It's going to be really interesting to see what the FTC does here because it has a potentially tough case if it chooses to block the deal.
There is nothing more local than GPS. Last month GPS navigation provider/platform TeleNav released data gathered in December, 2009 about the top US searches and business categories that people were seeking using the network of mobile and PND units powered by TeleNav. The lists are disappointingly mundane, mainstream and even predictable.
Here are some of the top-level data that TeleNav released:
With Walmart as the top destination (haven't you been there already?) and pizza (what again?) as the top food category searched, it's no wonder the US is a nation of obese people. At least I didn't say "stupid, fat people."
There are the fanboys, the indifferent and, as Sarah Palin might describe them, the "haters." Those categories probably capture the "polarized" camps -- to use David Pogue's word -- surrounding the iPad, which becomes available this weekend. Many were expecting it to flop as an expensive new toy that was seemingly unnecessary and lacked features (e.g., Flash).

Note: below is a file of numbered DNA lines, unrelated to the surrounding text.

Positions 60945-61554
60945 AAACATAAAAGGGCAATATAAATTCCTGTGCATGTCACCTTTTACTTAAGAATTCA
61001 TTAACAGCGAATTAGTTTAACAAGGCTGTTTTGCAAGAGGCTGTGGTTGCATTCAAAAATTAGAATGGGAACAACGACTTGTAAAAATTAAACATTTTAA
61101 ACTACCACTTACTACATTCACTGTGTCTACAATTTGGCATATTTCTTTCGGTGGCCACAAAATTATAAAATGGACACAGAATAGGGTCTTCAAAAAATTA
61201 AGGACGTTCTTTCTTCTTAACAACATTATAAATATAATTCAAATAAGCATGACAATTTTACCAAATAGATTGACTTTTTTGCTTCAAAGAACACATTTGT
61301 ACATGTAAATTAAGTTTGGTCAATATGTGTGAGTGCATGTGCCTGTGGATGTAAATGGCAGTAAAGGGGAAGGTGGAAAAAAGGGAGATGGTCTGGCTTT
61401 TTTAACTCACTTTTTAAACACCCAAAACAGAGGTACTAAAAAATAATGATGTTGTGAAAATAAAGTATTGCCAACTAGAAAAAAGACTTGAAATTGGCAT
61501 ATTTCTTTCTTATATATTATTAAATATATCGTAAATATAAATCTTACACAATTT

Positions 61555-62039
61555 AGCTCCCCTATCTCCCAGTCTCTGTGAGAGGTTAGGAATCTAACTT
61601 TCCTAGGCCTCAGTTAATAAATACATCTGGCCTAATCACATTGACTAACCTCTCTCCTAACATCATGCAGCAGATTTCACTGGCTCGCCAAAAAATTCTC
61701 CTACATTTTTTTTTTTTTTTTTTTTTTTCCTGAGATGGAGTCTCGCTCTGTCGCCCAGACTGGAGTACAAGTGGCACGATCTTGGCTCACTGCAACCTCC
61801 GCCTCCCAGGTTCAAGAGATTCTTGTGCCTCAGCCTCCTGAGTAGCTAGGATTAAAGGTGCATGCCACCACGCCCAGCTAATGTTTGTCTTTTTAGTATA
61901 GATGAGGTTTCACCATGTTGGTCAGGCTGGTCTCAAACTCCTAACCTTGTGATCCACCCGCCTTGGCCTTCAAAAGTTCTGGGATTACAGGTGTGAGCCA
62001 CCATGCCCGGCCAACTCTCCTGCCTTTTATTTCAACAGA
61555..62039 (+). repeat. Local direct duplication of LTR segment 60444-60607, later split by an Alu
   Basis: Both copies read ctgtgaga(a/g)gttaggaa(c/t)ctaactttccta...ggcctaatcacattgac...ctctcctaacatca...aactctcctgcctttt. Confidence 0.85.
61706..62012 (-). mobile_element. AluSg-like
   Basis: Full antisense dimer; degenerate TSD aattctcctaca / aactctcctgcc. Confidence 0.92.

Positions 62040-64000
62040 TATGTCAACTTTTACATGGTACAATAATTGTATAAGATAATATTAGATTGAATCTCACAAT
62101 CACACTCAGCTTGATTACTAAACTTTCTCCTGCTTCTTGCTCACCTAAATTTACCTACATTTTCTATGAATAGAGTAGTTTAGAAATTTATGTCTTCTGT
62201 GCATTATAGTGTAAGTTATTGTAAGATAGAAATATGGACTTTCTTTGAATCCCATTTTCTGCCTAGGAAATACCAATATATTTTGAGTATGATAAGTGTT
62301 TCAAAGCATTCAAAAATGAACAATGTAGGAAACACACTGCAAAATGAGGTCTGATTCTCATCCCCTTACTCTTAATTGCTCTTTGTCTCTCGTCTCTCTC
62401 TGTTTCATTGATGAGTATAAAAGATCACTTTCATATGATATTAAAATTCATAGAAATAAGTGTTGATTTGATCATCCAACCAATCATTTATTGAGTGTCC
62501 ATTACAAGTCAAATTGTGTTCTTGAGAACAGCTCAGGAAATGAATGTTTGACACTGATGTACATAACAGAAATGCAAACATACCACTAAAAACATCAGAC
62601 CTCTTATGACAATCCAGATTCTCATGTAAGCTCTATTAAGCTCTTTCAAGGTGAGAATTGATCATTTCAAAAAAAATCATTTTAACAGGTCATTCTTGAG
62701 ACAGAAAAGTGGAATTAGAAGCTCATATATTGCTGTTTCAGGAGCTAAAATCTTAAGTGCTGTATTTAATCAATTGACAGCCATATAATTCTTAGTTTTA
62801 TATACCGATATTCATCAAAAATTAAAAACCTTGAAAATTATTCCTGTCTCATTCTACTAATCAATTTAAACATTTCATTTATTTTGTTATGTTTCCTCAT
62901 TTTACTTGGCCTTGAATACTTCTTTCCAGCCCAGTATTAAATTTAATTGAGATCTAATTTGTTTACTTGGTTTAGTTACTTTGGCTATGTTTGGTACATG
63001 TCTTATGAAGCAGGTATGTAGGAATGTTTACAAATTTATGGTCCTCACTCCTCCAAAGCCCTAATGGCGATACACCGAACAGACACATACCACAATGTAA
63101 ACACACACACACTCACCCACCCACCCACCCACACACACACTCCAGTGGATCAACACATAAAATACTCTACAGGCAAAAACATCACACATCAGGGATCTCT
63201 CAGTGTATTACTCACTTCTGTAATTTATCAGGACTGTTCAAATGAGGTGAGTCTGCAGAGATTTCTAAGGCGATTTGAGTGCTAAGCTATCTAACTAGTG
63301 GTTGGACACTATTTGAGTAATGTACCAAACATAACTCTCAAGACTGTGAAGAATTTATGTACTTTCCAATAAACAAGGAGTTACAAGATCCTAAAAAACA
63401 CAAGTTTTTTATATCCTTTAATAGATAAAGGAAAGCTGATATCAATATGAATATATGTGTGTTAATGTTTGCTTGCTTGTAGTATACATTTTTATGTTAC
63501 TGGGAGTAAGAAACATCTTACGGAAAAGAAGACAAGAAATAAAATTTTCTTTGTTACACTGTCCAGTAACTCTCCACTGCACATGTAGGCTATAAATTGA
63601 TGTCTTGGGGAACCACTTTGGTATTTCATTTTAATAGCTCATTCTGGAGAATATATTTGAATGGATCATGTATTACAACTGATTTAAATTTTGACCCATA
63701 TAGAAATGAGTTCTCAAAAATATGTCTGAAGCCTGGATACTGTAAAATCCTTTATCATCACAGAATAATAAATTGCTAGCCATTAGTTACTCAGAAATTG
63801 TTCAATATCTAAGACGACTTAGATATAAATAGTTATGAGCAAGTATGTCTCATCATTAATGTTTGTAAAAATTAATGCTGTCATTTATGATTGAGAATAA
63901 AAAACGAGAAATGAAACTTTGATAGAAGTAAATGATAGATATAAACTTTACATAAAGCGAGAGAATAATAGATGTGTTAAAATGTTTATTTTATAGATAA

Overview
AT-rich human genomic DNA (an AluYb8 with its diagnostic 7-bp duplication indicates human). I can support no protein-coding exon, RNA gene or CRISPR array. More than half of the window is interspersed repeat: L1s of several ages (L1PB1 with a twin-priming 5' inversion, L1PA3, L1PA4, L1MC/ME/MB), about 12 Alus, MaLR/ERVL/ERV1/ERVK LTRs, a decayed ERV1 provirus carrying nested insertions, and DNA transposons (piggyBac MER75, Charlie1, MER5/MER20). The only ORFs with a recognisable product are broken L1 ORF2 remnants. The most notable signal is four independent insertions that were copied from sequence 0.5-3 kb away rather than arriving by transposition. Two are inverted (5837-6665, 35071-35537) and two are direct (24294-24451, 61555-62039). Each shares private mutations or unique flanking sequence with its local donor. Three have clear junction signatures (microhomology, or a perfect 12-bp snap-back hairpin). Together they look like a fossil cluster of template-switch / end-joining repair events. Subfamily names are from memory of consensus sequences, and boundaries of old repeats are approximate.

However the customary early reviews are in and they praise the device with some reservations. The NY Times' David Pogue "cops out" and writes effectively two reviews, one praising the device and one for its geek-detractors who lament the absence of hardware features.
Here are the major reviews and some excerpts . . .
So I’ve been using my test iPad heavily day and night, instead of my trusty laptops most of the time. As I got deeper into it, I found the iPad a pleasure to use, and had less and less interest in cracking open my heavier ThinkPad or MacBook. I probably used the laptops about 20% as often as normal, reserving them mainly for writing or editing longer documents, or viewing Web videos in Adobe’s (ADBE) Flash technology, which the iPad doesn’t support, despite its wide popularity online.
My verdict is that, while it has compromises and drawbacks, the iPad can indeed replace a laptop for most data communication, content consumption and even limited content creation, a lot of the time. But it all depends on how you use your computer.